Just because Mr Alexander Douglas Fir is saying "The Labour are ready," does not really mean that they ARE. It is just the latest phase of Mr Frown's plan to get Mr Balloon into a TOTAL TIZZ.

It's working, too.

He hardly needed a "great clunking fist"; it has taken barely a TAP to cause the wobbly wheels to come off of the Balloon Bandwagon. And if the Conservatories are this confounded after only a hundred days, what sort of a state are they going to be in in another six months after Mr Frown has had time to pick over their hastily launched policy review proposals? Just like with their political supporters, he will have picked out the best bits and ridiculed the rest.

Mr Hefferlump in the the Torygraph puts forward the idea that having wound everyone up to a FEVER PITCH, Mr Frown cannot back out of an election without looking a TWERP. However, anyone who remembers last year's "coup" against Lord Blairimort will know that winding people up to a fever pitch and then backing out is not something that Mr Frown hasn't done before. Mind you, Mr Hefferlump then goes on to suggest Mr Frown learn from the example of HITLER so it's possible that his historical analysis is a bit WONKY!

In fact, more convincing is the argument that – having learned from Mr Balloon's "PR stunts instead of policy" policy, Mr Frown has been OUT-STUNTING the Conservatories, but that the stunts cannot go on forever.

So Mr Frown's electoral calendar looks like this:

Next April, that 2p tax cut I mentioned will be jingling in wallets across key Conservatory/Labour marginals; next May Mr Boris will make an EMBARRASSING Old Etonian MESS of himself and the "Dave Balloon's Conservatories" brand in the London Mayoral Elections; next June, see if the sun is shining and call an election.

Meanwhile, he's just MIXING IT.

Oh yes, today's title – Mr Frown, our old friend the SECRET STALIN, has penned a little red piece of HILARIOUS Double-Think called "Extending and Renewing Party Democracy" or "Removing and Exterminating Party Democracy" as Marxism Today has wittily re-titled it.

The basic premise is this: in the olden days, the Labour used have their annual conference and the delegates would come and vote on what the Party Policy was supposed to be, a bit like our Liberal Conference Representatives still do to this day.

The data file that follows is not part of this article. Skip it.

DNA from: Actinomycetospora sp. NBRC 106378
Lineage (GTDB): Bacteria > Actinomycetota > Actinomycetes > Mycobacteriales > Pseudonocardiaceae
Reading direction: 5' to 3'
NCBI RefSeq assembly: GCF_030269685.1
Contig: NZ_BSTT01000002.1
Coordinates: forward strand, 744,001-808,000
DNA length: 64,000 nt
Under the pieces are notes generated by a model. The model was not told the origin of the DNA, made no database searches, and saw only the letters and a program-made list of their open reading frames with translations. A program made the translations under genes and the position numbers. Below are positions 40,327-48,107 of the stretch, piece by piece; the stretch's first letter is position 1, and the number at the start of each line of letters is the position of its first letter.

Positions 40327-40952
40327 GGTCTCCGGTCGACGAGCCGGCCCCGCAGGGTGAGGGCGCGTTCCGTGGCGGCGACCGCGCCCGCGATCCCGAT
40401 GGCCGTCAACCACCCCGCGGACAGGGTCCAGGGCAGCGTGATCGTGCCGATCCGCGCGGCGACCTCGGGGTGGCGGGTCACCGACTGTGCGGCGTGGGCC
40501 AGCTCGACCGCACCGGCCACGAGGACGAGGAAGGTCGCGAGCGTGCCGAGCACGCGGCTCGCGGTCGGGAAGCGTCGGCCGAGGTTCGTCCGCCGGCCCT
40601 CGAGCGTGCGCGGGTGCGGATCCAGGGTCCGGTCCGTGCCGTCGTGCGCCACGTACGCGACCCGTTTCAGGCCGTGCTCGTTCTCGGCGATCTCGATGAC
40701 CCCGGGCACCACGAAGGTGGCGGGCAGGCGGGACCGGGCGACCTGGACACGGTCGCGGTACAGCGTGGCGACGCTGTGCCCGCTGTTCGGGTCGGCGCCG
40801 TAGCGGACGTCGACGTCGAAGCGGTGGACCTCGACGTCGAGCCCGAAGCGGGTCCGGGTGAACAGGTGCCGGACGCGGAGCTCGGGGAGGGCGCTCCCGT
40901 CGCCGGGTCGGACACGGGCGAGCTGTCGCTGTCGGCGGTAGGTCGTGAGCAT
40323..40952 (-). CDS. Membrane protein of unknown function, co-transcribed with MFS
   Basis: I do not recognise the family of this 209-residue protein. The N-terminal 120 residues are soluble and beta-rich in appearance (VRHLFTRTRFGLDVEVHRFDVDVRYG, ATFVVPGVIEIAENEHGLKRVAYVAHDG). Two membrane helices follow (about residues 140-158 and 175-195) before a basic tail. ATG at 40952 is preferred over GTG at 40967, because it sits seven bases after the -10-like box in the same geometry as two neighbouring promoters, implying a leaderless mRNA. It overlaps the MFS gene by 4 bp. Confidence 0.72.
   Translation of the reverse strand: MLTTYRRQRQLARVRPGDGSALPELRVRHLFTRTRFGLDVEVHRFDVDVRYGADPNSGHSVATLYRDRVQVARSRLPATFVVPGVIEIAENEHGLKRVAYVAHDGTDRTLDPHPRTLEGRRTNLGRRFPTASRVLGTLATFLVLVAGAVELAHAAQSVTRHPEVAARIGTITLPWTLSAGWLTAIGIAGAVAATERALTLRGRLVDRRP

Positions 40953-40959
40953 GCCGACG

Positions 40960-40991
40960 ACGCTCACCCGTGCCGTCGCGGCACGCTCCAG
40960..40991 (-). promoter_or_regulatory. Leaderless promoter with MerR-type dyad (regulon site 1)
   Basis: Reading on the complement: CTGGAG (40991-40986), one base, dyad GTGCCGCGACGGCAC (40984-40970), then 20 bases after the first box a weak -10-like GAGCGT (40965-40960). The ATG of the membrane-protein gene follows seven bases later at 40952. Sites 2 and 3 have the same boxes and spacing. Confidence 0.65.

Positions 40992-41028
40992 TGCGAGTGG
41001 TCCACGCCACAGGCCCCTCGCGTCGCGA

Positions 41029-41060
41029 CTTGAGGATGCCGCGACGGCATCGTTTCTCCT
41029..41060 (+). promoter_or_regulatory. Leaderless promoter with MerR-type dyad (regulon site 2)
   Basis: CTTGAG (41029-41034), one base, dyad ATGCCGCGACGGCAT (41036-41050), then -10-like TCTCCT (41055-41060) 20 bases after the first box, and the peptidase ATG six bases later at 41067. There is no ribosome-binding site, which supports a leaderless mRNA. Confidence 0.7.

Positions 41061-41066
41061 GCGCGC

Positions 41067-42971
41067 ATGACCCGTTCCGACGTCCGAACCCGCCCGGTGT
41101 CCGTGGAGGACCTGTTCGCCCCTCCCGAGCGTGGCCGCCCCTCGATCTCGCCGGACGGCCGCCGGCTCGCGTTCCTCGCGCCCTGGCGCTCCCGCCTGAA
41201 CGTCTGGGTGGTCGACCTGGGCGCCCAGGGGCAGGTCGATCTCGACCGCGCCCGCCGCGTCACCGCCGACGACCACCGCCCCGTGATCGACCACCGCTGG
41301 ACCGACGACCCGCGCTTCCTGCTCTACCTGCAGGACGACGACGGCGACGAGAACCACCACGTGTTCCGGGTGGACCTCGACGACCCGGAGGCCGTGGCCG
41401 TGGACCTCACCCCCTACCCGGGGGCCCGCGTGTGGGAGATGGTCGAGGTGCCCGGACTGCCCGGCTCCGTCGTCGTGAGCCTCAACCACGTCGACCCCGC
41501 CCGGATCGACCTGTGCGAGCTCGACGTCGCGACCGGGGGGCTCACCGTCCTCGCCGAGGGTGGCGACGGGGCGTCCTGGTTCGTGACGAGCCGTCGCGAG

This meant that the delegates had a say in Party Policy and could vote against the Leadership.

A lot of people were unhappy about this. Well, by a "lot of people" actually I mean "Lord Blairimort and Mr Frown".

So Lord Blairimort got rid of most the voting on policy and replaced it with a National Policy Forum or "talking shop". Kindly he left the Annual Conference with a small sop called the "Contemporary Resolution", like what we call an Emergency Motion, that were still debated and voted on. Which meant the delegate might not have a say in Party Policy any more but they could still vote against the leadership.

Well that was just embarrassing. What is the point of participative democracy if you're not allowed to participate? So Mr Frown has made plans to restore democracy to his party by… er, it says here getting rid of the "Contemporary Resolutions" too.

Actually, he goes a lot further than that. The National Policy Forum is clearly still giving the members too much say, so there is to be a "Joint Policy Committee" (Mr Frown's hand-picked placemen) to take over the "executive function" of the Policy Forum, while the members participation in policy is to be "extended" by giving them a One Member One Vote decision on policy. Sounds good? Well, it will be a One Member One Vote referendum on the decided policy platform… all of it, all at once. An all or nothing vote. So, not exactly NUANCED, is it. Oh, and they get a to vote once a parliament. ONCE.

Funnily enough, I imagine that if they've just won an election, the members will be asked to approve the winning manifesto and please shut up for five years, and if they lose then the members won't get asked their opinion until just before the next election when it's too late to make any difference anyway. But perhaps I am just VERY CYNICAL.

Now, does ANY of this REALLY sound like the actions of a man who is going to trust his shiny new job to the choices of people?

Wednesday, September 26, 2007

Day 2454: Miranda Grell versus Witches


In Doctor Who there are a race of aliens called the Grell. Pottily convinced that knowledge really IS power, they roam the universe seeking to acquire information, which if true they chirpily label "Good Facts!"

The Labour's hopefully-very-soon-to-be-ex-councillor Ms Miranda Grell, though also obsessed with getting power, seems to have had the REVERSE fixation, as she has been found GUILTY of going around spreading BAD FACTS, very Bad Facts indeed.

The BBC says so.

The Times says so.

Lib Dem Voice says so.

And the Labour's Blogger Mr Chris Paul says, er, not, actually.

Mr Chrisp denounces the Times reporting as a LIE – which is fighting talk when you're defending a lady just convicted of, er, lying. Also, just possibly, a little unwise, especially just after admitting to neither being present in court nor having read any transcripts of the case.

I assume this means that Mr Chrisp JUST KNOWS that as a member of the Labour, Ms Grell CANNOT have done any wrong! This is called BLIND FAITH.

Certainly he seems to believe her "excuse", that is the excuse she offered when denying everything didn't work because, of dear, there were witnesses, including members of the Labour. (The "excuse" was that she had made a "mistake" about her victims boyfriend's age – because it so SOOOOOO easy to say "fourteen" when you meant to say "thirty-nine", isn't it!)

As the saying goes: there's none so blind as those who do not bother looking before egging someone on to sue a National Newspaper (or the Times) for "poor reporting".